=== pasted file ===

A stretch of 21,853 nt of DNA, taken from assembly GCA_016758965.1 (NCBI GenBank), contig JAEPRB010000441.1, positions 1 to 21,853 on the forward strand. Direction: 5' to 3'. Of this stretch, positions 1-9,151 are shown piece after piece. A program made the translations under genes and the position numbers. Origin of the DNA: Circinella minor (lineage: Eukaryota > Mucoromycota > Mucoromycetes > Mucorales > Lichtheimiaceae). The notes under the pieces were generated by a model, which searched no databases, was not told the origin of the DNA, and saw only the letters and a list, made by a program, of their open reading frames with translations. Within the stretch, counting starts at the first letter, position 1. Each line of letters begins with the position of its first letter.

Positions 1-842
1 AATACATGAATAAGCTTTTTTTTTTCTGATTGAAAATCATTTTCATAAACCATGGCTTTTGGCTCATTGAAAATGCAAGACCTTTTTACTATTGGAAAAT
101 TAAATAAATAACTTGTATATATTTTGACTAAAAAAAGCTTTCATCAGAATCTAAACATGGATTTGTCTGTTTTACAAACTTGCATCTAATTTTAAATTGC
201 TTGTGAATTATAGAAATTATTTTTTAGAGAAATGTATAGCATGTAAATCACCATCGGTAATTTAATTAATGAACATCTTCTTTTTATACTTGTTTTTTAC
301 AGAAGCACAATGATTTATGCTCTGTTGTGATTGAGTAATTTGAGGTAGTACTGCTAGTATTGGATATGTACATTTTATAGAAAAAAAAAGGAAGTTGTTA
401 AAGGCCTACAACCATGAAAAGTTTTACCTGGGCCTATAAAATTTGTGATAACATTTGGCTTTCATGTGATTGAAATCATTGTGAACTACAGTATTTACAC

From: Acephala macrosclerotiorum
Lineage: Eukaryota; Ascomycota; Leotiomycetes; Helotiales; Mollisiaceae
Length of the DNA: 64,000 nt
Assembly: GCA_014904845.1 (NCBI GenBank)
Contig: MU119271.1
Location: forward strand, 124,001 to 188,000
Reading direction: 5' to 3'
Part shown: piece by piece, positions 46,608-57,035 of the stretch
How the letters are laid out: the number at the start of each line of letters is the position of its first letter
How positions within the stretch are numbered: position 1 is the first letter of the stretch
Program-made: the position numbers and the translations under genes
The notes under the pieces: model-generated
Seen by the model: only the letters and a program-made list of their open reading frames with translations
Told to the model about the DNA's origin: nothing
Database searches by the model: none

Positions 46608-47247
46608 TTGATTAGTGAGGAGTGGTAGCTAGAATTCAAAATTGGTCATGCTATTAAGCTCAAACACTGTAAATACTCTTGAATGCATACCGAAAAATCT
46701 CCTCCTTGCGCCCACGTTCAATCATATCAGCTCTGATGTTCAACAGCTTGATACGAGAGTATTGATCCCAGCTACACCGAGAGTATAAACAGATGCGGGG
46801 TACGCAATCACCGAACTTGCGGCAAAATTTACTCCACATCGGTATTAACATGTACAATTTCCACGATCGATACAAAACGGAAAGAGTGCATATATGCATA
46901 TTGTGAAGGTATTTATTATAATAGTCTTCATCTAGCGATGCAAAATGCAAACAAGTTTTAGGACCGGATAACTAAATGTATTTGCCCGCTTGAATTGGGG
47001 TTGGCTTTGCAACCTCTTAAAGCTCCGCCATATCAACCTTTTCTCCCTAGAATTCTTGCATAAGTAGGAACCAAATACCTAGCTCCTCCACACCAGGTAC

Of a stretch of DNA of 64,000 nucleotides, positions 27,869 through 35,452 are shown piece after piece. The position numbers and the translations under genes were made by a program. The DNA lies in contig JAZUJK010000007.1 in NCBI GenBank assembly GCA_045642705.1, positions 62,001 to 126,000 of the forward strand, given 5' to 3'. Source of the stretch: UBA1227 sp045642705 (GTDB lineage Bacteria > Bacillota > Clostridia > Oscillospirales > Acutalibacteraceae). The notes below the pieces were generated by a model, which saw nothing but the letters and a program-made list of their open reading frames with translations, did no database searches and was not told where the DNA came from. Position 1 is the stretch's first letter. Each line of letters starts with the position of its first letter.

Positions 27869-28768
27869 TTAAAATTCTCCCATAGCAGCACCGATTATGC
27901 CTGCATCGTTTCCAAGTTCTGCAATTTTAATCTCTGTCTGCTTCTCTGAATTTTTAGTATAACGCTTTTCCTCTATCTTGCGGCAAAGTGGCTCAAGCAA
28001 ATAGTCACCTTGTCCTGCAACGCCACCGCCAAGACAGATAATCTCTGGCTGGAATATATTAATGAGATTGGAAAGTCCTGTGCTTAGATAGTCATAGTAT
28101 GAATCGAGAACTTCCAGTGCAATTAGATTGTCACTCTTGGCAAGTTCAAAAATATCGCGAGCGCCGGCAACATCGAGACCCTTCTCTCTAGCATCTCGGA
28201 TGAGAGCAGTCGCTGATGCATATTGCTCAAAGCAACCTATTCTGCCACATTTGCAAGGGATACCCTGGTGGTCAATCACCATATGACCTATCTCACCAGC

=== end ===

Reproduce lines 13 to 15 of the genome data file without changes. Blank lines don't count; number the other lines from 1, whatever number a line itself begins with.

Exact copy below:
Location: forward strand, 124,001 to 188,000
Reading direction: 5' to 3'
Part shown: piece by piece, positions 46,608-57,035 of the stretch